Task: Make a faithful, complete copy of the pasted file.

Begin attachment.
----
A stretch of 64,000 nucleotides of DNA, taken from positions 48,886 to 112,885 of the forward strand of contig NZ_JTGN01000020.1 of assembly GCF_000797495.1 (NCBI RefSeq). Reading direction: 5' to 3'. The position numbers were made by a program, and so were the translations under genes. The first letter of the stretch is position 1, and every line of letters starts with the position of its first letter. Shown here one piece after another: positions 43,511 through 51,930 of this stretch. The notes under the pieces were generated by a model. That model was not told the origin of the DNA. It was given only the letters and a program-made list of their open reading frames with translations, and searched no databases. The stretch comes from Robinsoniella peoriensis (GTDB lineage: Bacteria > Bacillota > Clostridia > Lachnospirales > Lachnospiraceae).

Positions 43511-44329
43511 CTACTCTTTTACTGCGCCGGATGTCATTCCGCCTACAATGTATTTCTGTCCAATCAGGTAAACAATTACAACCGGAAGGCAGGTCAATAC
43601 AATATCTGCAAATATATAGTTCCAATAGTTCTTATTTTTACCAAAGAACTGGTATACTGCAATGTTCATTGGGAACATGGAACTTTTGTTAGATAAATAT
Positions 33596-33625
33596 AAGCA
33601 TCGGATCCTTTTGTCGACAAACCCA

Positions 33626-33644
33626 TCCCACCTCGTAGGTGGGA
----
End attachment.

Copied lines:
A stretch of 64,000 nucleotides of DNA, taken from positions 48,886 to 112,885 of the forward strand of contig NZ_JTGN01000020.1 of assembly GCF_000797495.1 (NCBI RefSeq). Reading direction: 5' to 3'. The position numbers were made by a program, and so were the translations under genes. The first letter of the stretch is position 1, and every line of letters starts with the position of its first letter. Shown here one piece after another: positions 43,511 through 51,930 of this stretch. The notes under the pieces were generated by a model. That model was not told the origin of the DNA. It was given only the letters and a program-made list of their open reading frames with translations, and searched no databases. The stretch comes from Robinsoniella peoriensis (GTDB lineage: Bacteria > Bacillota > Clostridia > Lachnospirales > Lachnospiraceae).

Positions 43511-44329
43511 CTACTCTTTTACTGCGCCGGATGTCATTCCGCCTACAATGTATTTCTGTCCAATCAGGTAAACAATTACAACCGGAAGGCAGGTCAATAC
43601 AATATCTGCAAATATATAGTTCCAATAGTTCTTATTTTTACCAAAGAACTGGTATACTGCAATGTTCATTGGGAACATGGAACTTTTGTTAGATAAATAT
Positions 33596-33625
33596 AAGCA
33601 TCGGATCCTTTTGTCGACAAACCCA

Positions 33626-33644
33626 TCCCACCTCGTAGGTGGGA